Amendment 2

Digital Markets, Competition and Consumers Bill - Report (1st Day) – in the House of Lords am 5:00 pm ar 11 Mawrth 2024.

Danfonwch hysbysiad imi am ddadleuon fel hyn

Viscount Camrose:

Moved by Viscount Camrose

2: Clause 11, page 6, line 34, leave out “a statement summarising the contents of”Member's explanatory statementThis amendment would require the CMA to publish an SMS investigation notice rather than a summary of the notice.

Photo of Viscount Camrose Viscount Camrose Parliamentary Under Secretary of State (Department for Science, Innovation and Technology)

My Lords, the Government fundamentally believe that public transparency is vital for the new digital markets regime. We noted the strength of feeling on this issue from noble Lords in Committee, which is why the Government have tabled amendments to enhance the transparency of the regime. The amendments will require the Digital Markets Unit to publish the full notices relating to SMS designation, conduct requirements and PCIs, so that all interested parties can access them. Amendment 54 makes it explicit that the DMU may make redactions for confidentiality purposes when publishing notices or other documents.

Finally, as a consequence of the other amendments in this group, Amendment 3 will require the DMU to send other regulators a full copy of an SMS investigation notice provided to the firm under investigation, rather than a summary. I hope that noble Lords will support these amendments, which address concerns raised in Committee on the transparency of DMU decisions. I beg to move.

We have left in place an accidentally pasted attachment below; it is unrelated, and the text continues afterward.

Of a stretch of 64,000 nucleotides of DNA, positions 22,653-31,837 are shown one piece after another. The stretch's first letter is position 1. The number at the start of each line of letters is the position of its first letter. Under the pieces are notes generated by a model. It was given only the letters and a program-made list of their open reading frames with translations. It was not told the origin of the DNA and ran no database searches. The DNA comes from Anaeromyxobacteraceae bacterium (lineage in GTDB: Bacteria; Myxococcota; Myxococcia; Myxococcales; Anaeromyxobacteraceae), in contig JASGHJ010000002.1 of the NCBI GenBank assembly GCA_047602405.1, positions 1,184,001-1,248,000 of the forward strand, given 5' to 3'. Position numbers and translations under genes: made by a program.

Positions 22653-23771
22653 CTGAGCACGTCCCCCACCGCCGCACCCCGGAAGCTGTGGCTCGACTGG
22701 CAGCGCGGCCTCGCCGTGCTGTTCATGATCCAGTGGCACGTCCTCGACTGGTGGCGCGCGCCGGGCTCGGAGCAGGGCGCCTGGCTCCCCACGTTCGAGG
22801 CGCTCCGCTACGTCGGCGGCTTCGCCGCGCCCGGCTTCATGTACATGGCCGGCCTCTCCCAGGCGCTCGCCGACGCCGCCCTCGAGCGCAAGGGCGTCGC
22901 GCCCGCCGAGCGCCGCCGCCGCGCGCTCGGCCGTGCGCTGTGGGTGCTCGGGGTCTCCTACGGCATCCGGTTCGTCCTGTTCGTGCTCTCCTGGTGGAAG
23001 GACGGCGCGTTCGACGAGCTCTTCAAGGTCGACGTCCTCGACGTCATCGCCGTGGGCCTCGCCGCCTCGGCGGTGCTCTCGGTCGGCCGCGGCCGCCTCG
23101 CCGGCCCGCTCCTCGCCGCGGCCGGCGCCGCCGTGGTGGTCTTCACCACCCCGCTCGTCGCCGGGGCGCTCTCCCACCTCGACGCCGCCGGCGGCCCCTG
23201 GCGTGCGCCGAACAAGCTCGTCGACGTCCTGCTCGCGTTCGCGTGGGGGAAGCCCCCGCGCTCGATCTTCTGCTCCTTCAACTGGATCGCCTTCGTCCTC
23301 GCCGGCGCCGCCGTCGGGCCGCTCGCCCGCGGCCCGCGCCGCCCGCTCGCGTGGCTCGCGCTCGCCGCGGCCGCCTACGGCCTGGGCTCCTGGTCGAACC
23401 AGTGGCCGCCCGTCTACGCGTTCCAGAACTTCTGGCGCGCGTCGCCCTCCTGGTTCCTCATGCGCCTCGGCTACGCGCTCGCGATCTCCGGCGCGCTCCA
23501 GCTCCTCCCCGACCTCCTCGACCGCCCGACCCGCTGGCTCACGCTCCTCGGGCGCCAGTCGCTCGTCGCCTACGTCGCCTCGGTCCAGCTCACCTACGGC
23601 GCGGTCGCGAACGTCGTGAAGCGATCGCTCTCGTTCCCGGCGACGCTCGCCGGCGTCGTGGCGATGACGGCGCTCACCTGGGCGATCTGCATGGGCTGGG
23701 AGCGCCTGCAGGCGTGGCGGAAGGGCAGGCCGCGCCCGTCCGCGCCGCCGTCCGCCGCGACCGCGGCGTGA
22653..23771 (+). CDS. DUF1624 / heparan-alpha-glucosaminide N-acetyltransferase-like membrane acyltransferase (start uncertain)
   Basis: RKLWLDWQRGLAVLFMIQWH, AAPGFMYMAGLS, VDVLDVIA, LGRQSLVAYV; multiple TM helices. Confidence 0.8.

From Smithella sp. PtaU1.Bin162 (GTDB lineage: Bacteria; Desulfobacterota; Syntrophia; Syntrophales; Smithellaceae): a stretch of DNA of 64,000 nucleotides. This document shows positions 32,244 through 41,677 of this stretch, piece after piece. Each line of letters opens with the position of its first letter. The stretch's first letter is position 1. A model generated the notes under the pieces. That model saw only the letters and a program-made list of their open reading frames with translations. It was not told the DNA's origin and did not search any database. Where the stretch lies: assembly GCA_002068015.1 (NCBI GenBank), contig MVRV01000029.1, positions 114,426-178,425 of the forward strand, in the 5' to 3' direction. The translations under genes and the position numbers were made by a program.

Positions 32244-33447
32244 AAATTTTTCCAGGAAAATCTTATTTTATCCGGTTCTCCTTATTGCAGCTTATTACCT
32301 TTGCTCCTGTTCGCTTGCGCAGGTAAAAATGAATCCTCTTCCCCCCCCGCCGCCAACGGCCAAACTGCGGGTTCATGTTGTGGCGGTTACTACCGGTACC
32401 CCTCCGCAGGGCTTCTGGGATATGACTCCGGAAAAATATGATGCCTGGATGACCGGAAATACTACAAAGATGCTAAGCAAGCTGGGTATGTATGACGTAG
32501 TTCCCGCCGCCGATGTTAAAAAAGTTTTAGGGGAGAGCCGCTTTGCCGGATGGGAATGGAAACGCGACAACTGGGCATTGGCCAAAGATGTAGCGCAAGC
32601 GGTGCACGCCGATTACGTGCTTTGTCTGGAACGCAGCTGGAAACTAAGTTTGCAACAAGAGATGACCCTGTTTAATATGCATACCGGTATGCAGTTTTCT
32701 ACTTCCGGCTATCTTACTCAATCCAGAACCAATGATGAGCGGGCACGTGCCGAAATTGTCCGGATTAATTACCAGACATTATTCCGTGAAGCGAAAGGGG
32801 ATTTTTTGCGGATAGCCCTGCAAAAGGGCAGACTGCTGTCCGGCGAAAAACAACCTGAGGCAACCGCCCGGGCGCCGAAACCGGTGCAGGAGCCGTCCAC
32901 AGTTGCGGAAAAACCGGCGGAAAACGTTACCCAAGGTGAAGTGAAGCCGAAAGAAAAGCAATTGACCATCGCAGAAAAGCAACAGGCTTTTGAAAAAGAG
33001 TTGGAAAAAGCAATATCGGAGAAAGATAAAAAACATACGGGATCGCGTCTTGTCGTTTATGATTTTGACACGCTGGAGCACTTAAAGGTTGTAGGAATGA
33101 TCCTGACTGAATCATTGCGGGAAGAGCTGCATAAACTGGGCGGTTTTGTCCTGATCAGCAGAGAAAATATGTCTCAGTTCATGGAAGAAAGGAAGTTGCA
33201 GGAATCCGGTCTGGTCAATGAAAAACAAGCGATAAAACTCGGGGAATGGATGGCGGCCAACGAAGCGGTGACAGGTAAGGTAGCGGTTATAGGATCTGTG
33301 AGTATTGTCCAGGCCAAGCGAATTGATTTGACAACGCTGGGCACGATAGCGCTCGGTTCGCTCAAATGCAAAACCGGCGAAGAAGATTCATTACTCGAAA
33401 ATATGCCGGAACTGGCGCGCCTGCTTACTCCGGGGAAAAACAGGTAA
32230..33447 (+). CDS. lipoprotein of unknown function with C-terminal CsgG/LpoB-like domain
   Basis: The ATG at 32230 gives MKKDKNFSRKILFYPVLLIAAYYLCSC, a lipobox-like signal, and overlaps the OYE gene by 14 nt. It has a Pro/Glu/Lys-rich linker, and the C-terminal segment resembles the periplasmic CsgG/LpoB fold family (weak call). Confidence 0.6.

Photo of Lord Bassam of Brighton Lord Bassam of Brighton Shadow Spokesperson (Science, Innovation and Technology), Shadow Spokesperson (Culture, Media and Sport)

My Lords, as the Minister described, this group has government amendments, from Amendment 2 to Amendment 38, which add greater transparency to the process adopted by the CMA in disclosing information about cases involving SMS status firms where the challenger companies have an interest. We are pleased with the Minister’s amendments and, broadly speaking, happy to give them our support, as they respond to points that a number of noble Lords made at earlier stages of the Bill about the need for greater transparency and openness.

The SMS companies are in a position of significant market strength vis-à-vis the challenger firms and have a clear interest in seeing the bigger picture when disclosure is made of information that is of material interest. By obliging the publication of the notices and orders, rather than summaries of the documents, we feel that challenger companies will have greater access to key information that may impact on their market performance. Our amendments, from Amendment 4 to Amendment 39, attempt to achieve a similar result; I suspect that Ministers will argue that their amendments have greater elegance and a similar effect.